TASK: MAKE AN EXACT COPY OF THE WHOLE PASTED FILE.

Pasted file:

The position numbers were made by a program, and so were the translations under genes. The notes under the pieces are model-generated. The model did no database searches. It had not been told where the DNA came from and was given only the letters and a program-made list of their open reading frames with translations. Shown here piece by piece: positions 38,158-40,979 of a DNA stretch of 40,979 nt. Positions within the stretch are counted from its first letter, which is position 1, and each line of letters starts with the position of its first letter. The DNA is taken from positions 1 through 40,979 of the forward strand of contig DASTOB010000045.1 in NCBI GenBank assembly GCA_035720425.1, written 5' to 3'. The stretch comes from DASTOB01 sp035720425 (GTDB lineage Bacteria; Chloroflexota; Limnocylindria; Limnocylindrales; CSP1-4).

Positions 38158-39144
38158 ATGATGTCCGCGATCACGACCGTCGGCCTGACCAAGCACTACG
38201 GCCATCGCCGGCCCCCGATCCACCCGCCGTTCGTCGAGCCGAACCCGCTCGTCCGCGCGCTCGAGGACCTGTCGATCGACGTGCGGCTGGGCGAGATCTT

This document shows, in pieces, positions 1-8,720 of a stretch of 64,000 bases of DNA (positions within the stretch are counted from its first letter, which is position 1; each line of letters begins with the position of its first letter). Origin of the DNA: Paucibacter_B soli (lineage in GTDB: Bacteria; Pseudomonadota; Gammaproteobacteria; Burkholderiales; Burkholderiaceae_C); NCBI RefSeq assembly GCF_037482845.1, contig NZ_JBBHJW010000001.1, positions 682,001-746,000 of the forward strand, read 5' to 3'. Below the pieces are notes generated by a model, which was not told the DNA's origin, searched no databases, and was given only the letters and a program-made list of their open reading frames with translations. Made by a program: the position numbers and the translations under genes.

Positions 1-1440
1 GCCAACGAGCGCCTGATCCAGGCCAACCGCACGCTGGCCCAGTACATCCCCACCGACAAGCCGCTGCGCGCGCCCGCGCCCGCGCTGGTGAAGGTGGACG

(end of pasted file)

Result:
The position numbers were made by a program, and so were the translations under genes. The notes under the pieces are model-generated. The model did no database searches. It had not been told where the DNA came from and was given only the letters and a program-made list of their open reading frames with translations. Shown here piece by piece: positions 38,158-40,979 of a DNA stretch of 40,979 nt. Positions within the stretch are counted from its first letter, which is position 1, and each line of letters starts with the position of its first letter. The DNA is taken from positions 1 through 40,979 of the forward strand of contig DASTOB010000045.1 in NCBI GenBank assembly GCA_035720425.1, written 5' to 3'. The stretch comes from DASTOB01 sp035720425 (GTDB lineage Bacteria; Chloroflexota; Limnocylindria; Limnocylindrales; CSP1-4).

Positions 38158-39144
38158 ATGATGTCCGCGATCACGACCGTCGGCCTGACCAAGCACTACG
38201 GCCATCGCCGGCCCCCGATCCACCCGCCGTTCGTCGAGCCGAACCCGCTCGTCCGCGCGCTCGAGGACCTGTCGATCGACGTGCGGCTGGGCGAGATCTT

This document shows, in pieces, positions 1-8,720 of a stretch of 64,000 bases of DNA (positions within the stretch are counted from its first letter, which is position 1; each line of letters begins with the position of its first letter). Origin of the DNA: Paucibacter_B soli (lineage in GTDB: Bacteria; Pseudomonadota; Gammaproteobacteria; Burkholderiales; Burkholderiaceae_C); NCBI RefSeq assembly GCF_037482845.1, contig NZ_JBBHJW010000001.1, positions 682,001-746,000 of the forward strand, read 5' to 3'. Below the pieces are notes generated by a model, which was not told the DNA's origin, searched no databases, and was given only the letters and a program-made list of their open reading frames with translations. Made by a program: the position numbers and the translations under genes.

Positions 1-1440
1 GCCAACGAGCGCCTGATCCAGGCCAACCGCACGCTGGCCCAGTACATCCCCACCGACAAGCCGCTGCGCGCGCCCGCGCCCGCGCTGGTGAAGGTGGACG